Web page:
What is an Irrevocable Life Insurance Trust?

You may have heard of an Irrevocable Life Insurance Trust (ILIT). Let’s discuss what it is and the role it can play in someone’s financial plan. An ILIT is simply a trust that is designed to hold an insurance policy. As the name indicates, these trusts are irrevocable, which means that once an asset (usually the life insurance policy) is added to the trust, the grantor may not take it back out. Trust distributions work like any other trust and can be written with specific language that controls how death proceeds are distributed and when various beneficiaries will receive distributions. This can include anything from lump sum distributions at death to milestone distributions that trigger upon certain conditions (such as graduation from college or reaching certain ages) or leaving the funds in trust to be distributed at a trustee’s discretion.

So, let’s look at what makes ILITs attractive from a tax perspective. One of the most attractive tax advantages of having an ILIT is that since the trust owns the policy, the death benefit is not included in the grantor’s gross estate and thus is not subject to estate taxation. Since death benefits can be millions of dollars, this can be a very useful planning tool for clients.

As with any insurance policy, a premium must be paid by someone, and this is true for the policies inside an ILIT as well. The usual way premiums get paid for ILIT-owned insurance is that the grantor makes a gift of cash to the trust—enough money to pay the premium. This contribution to the trust is generally a completed gift for gift tax purposes. There is an Annual Exclusion for Gift Tax purposes which is currently $18,000 per done. But for a gift to qualify for the Annual Exclusion, the gift must be a “present interest.” A gift that goes into trust to fund life insurance for the future benefit of the beneficiaries doesn’t count as a present interest, and so additional steps need to be taken to qualify. Usually this is accomplished by designing the trust to give the beneficiaries a right to withdraw the contribution for a short period of time. These are often called “Crummey” provisions, named after Clifford Crummey. He was involved in a court case in the sixties when the IRS attempted to deny him the annual gift tax exclusion. His trust gave his beneficiaries the right to withdraw contributions for 30 days. Because of this right to withdraw, the court ruled that his contributions to the trusts were, in fact, gifts of present interests that did qualify for the annual exclusion. That was a fascinating case and is well worth a read.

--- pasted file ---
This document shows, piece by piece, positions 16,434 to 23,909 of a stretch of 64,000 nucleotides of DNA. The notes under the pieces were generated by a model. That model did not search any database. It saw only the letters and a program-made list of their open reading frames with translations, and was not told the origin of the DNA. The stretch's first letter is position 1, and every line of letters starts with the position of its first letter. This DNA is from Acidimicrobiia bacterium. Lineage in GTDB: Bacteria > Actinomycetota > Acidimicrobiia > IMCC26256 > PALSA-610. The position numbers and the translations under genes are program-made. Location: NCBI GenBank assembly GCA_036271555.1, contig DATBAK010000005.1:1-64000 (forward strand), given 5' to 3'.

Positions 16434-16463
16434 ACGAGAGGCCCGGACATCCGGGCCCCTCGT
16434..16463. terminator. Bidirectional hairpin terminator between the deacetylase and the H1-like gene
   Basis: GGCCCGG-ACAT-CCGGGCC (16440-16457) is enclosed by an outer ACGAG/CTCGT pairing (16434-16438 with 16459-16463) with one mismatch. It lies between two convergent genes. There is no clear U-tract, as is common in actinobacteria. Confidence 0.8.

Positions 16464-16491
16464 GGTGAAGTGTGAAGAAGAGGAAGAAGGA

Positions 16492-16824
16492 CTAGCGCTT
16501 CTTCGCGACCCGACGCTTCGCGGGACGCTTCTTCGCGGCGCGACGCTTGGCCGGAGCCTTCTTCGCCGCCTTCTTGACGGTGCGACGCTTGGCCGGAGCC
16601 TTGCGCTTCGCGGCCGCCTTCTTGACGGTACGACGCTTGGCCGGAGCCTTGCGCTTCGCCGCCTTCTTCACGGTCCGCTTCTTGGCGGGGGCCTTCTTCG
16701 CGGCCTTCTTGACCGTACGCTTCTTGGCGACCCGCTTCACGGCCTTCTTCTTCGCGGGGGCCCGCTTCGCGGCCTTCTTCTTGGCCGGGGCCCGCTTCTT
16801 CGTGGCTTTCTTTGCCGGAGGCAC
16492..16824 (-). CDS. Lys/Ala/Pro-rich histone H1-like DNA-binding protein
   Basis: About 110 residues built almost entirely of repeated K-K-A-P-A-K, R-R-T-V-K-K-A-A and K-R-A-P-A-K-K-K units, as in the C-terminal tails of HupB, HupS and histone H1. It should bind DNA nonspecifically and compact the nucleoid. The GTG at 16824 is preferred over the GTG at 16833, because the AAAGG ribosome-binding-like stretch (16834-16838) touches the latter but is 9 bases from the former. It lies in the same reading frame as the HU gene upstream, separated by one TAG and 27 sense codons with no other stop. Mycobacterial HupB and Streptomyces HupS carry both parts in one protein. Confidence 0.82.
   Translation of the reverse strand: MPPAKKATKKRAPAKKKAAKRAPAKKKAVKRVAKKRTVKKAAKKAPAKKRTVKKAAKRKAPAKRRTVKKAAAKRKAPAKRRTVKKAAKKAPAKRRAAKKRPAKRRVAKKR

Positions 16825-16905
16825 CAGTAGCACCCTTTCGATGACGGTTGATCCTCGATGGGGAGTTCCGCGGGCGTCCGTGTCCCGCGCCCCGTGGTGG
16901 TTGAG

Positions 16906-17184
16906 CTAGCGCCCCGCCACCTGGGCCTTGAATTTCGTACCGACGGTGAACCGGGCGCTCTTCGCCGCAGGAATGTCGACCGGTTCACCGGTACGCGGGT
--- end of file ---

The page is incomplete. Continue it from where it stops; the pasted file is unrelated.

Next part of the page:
So, for ILITs that have these Crummey powers, when the contribution “gift” is made to pay the insurance premium, trust administrators must allow the beneficiaries the opportunity to make a withdrawal of the contribution (usually within 30 days.) We mail all beneficiaries a Crummey notice explaining their rights of withdrawal. Although they have this right, the beneficiaries often realize that if they withdraw a portion of the gift, the result is a potential lapse of the policy since the full premium payment could not be made. Therefore, it is rare for a beneficiary exercise their withdrawal rights and impair the trustee’s ability make premium payments. While this may seem like a strange requirement, this process is what allows grantors to make ongoing gifts into trust for premium payments and still get the gift tax annual exclusion.

To learn more about the benefits an ILIT, reach out to us. In my role as Trust Administrator, I personally work with ILITs and would be happy to answer any questions.

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